When Sandanista guerrillas deposed rightist dictator General Anastasio Somoza last year after a civil war, half the country's adolescent and adult population was illiterate.
CU Literacy Campaign badge on teacher PULL OUT TO Teacher examining books in class (3 shots)
SV Teacher with pupils learning to read (5 shots)
CU Literacy campaign posters (2 shots)
GV PAN FROM Market street TO INTERIOR Shop with staff learning from books
SV AND CU INTERIOR Staff being taught by young student volunteers (4 shots)
GV Flags PULL BACK GV Of people chanting in street
SV Young person holding large model pencil PULL BACK To display with banners
SV Crowd watching parade in support of literacy campaign led by bands and CU Volunteer teachers (4 shots)
GV ZOOM TO CU Literacy Brigade workers signing the Literacy March in Central Square, Massaya
GV Building TILT DOWN TO Sandanista Army Staff Commander Carlos Nunez speaking to crowd in Spanish as people listen (2 shots)
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Background: When Sandanista guerrillas deposed rightist dictator General Anastasio Somoza last year after a civil war, half the country's adolescent and adult population was illiterate. To combat the problem, the ruling junta has launched a literacy crusade to bring the written word to hundreds of thousands peasants and workers. The campaign will cost some twenty million dollars and is being partly underwritten by foreign aid funds.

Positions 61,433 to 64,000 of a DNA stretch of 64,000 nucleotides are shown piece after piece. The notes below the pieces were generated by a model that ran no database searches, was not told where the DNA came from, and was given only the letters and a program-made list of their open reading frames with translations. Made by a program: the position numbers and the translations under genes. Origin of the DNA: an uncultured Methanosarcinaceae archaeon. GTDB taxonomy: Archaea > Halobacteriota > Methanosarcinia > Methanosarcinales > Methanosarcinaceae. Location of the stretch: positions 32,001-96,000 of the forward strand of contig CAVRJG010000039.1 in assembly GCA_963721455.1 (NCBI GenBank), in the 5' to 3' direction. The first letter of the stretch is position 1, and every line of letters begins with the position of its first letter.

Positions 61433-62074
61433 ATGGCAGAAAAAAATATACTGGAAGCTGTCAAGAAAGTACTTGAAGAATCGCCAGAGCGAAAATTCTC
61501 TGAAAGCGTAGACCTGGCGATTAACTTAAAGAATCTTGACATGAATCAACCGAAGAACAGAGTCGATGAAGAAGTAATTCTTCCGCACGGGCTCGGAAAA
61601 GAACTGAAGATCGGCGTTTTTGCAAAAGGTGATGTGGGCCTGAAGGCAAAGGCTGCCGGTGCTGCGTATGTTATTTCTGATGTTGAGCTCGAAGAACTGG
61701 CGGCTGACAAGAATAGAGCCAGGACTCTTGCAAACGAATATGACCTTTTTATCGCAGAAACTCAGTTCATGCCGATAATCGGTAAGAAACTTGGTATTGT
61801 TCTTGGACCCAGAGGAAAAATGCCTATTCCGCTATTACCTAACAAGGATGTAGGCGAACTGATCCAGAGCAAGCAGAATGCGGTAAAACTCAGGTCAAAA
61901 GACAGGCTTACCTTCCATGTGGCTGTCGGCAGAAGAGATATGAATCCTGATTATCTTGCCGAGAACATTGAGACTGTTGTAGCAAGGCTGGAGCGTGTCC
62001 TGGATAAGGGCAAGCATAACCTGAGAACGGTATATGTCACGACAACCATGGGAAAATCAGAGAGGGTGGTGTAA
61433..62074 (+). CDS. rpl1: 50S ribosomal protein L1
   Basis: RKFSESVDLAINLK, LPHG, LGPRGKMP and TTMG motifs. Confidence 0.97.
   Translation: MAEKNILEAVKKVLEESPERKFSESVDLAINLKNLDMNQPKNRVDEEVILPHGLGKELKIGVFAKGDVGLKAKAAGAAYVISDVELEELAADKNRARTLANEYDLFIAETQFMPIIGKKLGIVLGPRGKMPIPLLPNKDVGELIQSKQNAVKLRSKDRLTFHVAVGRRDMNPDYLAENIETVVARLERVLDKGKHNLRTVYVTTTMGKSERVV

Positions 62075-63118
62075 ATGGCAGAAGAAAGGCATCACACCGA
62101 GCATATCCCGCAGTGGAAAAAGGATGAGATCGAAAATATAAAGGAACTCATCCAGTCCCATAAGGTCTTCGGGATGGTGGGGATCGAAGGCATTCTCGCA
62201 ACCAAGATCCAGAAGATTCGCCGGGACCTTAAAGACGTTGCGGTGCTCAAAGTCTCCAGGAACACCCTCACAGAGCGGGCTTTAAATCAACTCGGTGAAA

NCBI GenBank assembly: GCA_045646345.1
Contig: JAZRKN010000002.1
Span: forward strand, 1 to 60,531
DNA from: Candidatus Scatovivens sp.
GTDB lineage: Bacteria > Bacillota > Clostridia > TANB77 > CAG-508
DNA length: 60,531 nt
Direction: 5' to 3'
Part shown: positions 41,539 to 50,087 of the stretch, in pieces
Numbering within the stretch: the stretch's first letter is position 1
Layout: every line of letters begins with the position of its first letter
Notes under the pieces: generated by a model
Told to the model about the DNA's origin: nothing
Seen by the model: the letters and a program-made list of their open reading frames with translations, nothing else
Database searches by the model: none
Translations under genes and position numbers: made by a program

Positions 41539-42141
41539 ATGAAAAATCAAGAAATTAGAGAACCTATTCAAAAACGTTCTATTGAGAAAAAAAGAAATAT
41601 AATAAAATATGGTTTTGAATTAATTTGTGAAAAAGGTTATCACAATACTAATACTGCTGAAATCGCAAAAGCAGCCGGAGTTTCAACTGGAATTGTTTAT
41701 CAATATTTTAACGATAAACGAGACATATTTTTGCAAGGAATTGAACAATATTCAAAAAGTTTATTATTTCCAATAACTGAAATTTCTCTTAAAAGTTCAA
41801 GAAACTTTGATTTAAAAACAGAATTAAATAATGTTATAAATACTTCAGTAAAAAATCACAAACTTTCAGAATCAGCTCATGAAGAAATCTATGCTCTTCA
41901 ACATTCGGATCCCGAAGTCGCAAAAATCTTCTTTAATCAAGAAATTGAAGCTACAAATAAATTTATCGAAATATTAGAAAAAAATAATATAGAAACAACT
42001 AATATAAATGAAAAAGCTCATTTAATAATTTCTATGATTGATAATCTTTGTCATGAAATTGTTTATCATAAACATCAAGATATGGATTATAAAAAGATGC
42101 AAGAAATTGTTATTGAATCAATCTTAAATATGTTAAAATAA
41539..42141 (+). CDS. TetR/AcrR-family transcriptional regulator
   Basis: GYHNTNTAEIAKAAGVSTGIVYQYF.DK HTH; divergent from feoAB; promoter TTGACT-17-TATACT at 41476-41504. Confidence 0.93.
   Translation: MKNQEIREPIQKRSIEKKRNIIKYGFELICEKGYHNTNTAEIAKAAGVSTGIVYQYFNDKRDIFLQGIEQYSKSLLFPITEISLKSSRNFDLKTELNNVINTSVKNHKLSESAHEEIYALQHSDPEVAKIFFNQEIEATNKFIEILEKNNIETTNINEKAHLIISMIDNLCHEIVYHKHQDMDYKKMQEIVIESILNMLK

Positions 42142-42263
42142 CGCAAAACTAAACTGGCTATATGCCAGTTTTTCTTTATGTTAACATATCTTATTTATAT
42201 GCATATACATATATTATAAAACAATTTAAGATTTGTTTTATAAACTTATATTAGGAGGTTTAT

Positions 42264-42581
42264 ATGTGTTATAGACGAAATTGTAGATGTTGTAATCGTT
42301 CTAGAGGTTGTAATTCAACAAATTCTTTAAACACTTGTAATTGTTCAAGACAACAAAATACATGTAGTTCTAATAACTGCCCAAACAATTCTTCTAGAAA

SYNOPSIS: The long and destructive civil war left the country's education system disrupted and many schools destroyed. In February of this year, a teaching brigade of almost 200,000 secondary and university students began fanning out through the countryside to bring reading and writing to 700,000 illiterates.
The teachers have been organised into squadrons and in many cases have moved in with families they will teach.
The vast operation is being supported by a publicity campaign, and the lessons take place wherever and whenever possible.
The donations of money and services are coming from the Netherlands, Peru, Iraq, the Dominican Republic and Sweden. Private and public sectors of other countries are being invited to contribute.
The Massaya parade marked the first success in the crusade.
The volunteer teachers marched to the Seventeenth of October Square. The basic squadrons of thirty boys or girls are organised into larger groupings along para-military lines. The programme, one of the principle domestic success of the new regime, was launched under the co-ordination of Father Fernando Cardenal--a Jesuit priest.
Critics have said the basic literacy campaign will serve only to indoctrinate the people to the politics of the ruling junta. But he plan includes research projects for the volunteers as well as teaching in the country.
Sandanista Army Staff Commander, Carlos Nunez, announced to the crowd that the Masaya area, in only a few months, has freed itself of illiteracy. Although literacy is still in a very basic stage, it will lead to the government's future stage of adult education, aimed at raising the living standards of the masses. The literacy crusade has also been aided by more than 2,000 trained teachers from Cuba.